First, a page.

September/October 1989 | Volume 40, Issue 6
In 1848 more than fifty revolutionary outbreaks took place in Europe. The vast majority of them were put down easily. But the French actually managed to topple their Bourbon monarch, Louis Philippe—and with little bloodshed. His regime had been relatively prosperous and benign, but the urban workers, the middle class, and the students resented the widespread corruption and lack of broad representation. When the king banned public political meetings of more than twenty people, his opponents turned to what they called the “revolution of contempt”—a phrase that seems apropos in this year of a failed revolution in China. It’s an interesting idea: If enough people adopt such a tactic, can a government stand for long? We’ll see. Contempt can be a weapon of immense power; that’s why totalitarian societies demand not only obedience but strenuous cheering.
Using the knowledge of a historic event to help think about the course of present crises is, oddly enough, very much akin to science fiction. That literary genre (whose development is recounted in this issue) is a kind of game with history. It is a projection of how you hope or fear the future will unfold; but since we can’t know the future, it is always an imaginative extrapolation from the past. What makes the best science fiction succeed is the logic of its storytelling elements—all calculated to make you accept the unbelievable and the unknowable. And, like history itself, to give you a better sense of where you stand in the universe.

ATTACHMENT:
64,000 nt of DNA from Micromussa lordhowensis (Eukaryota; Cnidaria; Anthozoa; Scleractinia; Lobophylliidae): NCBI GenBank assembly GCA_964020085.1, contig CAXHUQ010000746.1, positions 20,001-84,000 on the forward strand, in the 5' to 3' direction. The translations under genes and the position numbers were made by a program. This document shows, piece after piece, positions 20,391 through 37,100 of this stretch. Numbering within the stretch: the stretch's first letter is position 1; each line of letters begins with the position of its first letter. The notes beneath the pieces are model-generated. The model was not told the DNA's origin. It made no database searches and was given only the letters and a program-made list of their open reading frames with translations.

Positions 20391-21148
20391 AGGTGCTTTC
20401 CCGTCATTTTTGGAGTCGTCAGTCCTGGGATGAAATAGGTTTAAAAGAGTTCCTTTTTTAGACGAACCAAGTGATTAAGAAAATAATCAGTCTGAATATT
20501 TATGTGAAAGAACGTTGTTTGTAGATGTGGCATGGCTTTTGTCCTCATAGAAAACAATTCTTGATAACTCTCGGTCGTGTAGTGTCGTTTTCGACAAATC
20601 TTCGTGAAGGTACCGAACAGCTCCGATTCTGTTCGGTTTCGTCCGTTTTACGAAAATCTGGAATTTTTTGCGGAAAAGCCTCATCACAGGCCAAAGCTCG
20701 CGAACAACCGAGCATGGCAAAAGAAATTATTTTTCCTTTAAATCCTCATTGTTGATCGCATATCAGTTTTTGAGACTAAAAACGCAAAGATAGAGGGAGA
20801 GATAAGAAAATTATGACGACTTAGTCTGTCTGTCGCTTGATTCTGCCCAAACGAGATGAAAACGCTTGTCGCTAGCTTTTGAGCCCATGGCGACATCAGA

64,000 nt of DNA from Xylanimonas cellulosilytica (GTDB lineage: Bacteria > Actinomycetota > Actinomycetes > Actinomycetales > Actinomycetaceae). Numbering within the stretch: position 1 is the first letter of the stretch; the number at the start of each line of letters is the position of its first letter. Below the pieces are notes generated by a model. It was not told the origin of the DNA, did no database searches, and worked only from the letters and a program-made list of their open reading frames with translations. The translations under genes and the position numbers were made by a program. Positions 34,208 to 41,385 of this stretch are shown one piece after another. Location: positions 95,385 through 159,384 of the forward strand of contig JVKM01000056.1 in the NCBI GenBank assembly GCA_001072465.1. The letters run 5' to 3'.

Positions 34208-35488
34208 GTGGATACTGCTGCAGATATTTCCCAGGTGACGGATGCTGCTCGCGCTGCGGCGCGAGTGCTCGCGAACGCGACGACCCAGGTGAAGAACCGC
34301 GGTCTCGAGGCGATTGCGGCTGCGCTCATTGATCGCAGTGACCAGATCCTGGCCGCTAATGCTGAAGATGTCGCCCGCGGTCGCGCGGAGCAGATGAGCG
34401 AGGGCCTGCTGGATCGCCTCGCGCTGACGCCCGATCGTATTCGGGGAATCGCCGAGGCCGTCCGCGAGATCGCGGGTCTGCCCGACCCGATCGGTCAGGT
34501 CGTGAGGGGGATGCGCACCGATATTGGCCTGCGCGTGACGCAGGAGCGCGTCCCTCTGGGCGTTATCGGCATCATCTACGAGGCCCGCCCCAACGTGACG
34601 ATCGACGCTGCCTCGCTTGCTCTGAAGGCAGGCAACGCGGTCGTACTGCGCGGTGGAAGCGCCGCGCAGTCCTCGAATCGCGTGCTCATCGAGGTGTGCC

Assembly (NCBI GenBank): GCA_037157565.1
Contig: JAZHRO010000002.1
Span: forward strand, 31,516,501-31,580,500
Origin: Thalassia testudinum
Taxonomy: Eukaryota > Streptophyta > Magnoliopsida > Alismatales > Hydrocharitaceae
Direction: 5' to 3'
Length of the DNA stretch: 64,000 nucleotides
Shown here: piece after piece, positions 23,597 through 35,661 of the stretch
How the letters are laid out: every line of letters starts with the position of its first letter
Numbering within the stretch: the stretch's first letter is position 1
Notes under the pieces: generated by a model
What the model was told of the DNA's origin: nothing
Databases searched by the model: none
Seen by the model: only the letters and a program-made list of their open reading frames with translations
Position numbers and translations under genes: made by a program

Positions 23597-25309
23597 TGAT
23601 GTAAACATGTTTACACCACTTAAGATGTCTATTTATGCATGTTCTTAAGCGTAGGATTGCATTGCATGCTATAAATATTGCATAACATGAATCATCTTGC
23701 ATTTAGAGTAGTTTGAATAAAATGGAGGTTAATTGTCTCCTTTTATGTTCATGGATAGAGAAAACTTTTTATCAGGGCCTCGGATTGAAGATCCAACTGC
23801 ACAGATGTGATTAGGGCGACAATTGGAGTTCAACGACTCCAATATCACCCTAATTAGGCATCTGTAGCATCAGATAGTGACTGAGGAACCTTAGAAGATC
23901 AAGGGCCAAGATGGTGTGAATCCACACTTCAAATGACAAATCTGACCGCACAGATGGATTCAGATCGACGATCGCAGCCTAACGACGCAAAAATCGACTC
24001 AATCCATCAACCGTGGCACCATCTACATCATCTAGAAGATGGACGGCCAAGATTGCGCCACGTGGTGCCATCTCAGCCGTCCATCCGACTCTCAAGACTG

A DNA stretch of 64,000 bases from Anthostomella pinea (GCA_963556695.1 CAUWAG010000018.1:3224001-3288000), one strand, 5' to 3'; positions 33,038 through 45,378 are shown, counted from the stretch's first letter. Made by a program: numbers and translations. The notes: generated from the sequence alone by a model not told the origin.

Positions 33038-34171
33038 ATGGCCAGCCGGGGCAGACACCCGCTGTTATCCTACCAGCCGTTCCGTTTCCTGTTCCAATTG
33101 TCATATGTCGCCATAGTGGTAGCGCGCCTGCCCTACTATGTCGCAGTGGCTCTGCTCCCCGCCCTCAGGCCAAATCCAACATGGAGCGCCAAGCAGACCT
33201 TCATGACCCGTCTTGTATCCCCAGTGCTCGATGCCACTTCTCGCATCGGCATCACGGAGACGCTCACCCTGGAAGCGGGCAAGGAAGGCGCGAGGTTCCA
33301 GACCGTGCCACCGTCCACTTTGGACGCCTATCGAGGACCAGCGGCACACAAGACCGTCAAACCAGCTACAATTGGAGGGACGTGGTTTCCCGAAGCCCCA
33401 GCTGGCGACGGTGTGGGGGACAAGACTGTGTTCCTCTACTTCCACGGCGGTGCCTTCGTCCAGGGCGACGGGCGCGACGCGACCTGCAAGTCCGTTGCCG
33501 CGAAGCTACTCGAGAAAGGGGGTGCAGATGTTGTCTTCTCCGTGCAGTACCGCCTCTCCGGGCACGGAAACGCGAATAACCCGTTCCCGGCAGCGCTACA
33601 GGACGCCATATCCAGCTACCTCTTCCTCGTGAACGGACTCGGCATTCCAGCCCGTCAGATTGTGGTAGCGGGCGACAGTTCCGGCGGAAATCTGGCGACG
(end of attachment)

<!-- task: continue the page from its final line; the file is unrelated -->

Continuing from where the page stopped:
The origin of the Whitney Museum seventy-five years ago evokes the old saw that people simply don’t see what’s staring them in the face. Why, in 1914, was there no place in the United States devoted to its living artists—and why did the Metropolitan Museum, the grande dame of art museums in this country, treat so disdainfully the suggestion that it wasn’t doing right by American artists? Gertrude Vanderbilt Whitney and her remarkable friend Juliana Force (whose story is told in this issue) acted on something that seemed obvious to them. Today one’s response to their passionate cause is incredulous: “You mean there weren’t always such collections?” In the end it came down to the determination of two idealistic women—whose personal agenda became part of history.
American Heritage, in this, its thirty-fifth anniversary year, once again has won the National Magazine Award for General Excellence. We’re also proud to be a winner of the Western Heritage Wrangler Award; it was given for “Blizzard,” an article by Ed Coons in our February 1988 issue. Such prizes are always nice for the editors of a magazine. It means our peers think we are doing something right—that we’re not just lost out here in the stars.